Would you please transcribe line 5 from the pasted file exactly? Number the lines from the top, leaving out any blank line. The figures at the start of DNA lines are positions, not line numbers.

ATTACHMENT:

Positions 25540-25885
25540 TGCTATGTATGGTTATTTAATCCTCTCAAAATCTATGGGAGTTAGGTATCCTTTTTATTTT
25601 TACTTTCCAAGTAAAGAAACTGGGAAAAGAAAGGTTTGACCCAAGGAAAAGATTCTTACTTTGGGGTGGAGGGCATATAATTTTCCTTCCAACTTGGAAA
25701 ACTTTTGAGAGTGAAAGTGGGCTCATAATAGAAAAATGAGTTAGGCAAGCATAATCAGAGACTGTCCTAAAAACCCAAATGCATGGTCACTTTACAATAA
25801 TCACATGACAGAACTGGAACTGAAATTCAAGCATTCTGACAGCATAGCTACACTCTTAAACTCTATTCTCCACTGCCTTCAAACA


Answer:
25801 TCACATGACAGAACTGGAACTGAAATTCAAGCATTCTGACAGCATAGCTACACTCTTAAACTCTATTCTCCACTGCCTTCAAACA